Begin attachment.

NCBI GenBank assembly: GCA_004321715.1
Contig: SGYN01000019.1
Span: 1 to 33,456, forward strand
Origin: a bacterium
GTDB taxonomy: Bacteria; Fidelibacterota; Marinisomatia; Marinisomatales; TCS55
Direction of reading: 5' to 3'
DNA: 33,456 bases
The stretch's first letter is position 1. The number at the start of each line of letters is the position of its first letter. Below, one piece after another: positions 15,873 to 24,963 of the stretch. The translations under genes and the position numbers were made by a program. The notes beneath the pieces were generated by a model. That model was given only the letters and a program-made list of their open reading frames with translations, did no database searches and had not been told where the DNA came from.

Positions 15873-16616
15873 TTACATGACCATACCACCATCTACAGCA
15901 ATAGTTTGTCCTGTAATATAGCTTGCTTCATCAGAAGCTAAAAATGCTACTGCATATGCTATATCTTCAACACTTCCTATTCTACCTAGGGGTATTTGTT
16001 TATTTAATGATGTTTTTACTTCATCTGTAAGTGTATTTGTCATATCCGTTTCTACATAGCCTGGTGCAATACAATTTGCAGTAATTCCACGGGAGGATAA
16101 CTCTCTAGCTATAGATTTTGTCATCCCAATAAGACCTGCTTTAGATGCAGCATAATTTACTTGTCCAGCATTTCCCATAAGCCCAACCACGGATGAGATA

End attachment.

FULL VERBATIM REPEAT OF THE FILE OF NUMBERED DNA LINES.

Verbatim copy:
NCBI GenBank assembly: GCA_004321715.1
Contig: SGYN01000019.1
Span: 1 to 33,456, forward strand
Origin: a bacterium
GTDB taxonomy: Bacteria; Fidelibacterota; Marinisomatia; Marinisomatales; TCS55
Direction of reading: 5' to 3'
DNA: 33,456 bases
The stretch's first letter is position 1. The number at the start of each line of letters is the position of its first letter. Below, one piece after another: positions 15,873 to 24,963 of the stretch. The translations under genes and the position numbers were made by a program. The notes beneath the pieces were generated by a model. That model was given only the letters and a program-made list of their open reading frames with translations, did no database searches and had not been told where the DNA came from.

Positions 15873-16616
15873 TTACATGACCATACCACCATCTACAGCA
15901 ATAGTTTGTCCTGTAATATAGCTTGCTTCATCAGAAGCTAAAAATGCTACTGCATATGCTATATCTTCAACACTTCCTATTCTACCTAGGGGTATTTGTT
16001 TATTTAATGATGTTTTTACTTCATCTGTAAGTGTATTTGTCATATCCGTTTCTACATAGCCTGGTGCAATACAATTTGCAGTAATTCCACGGGAGGATAA
16101 CTCTCTAGCTATAGATTTTGTCATCCCAATAAGACCTGCTTTAGATGCAGCATAATTTACTTGTCCAGCATTTCCCATAAGCCCAACCACGGATGAGATA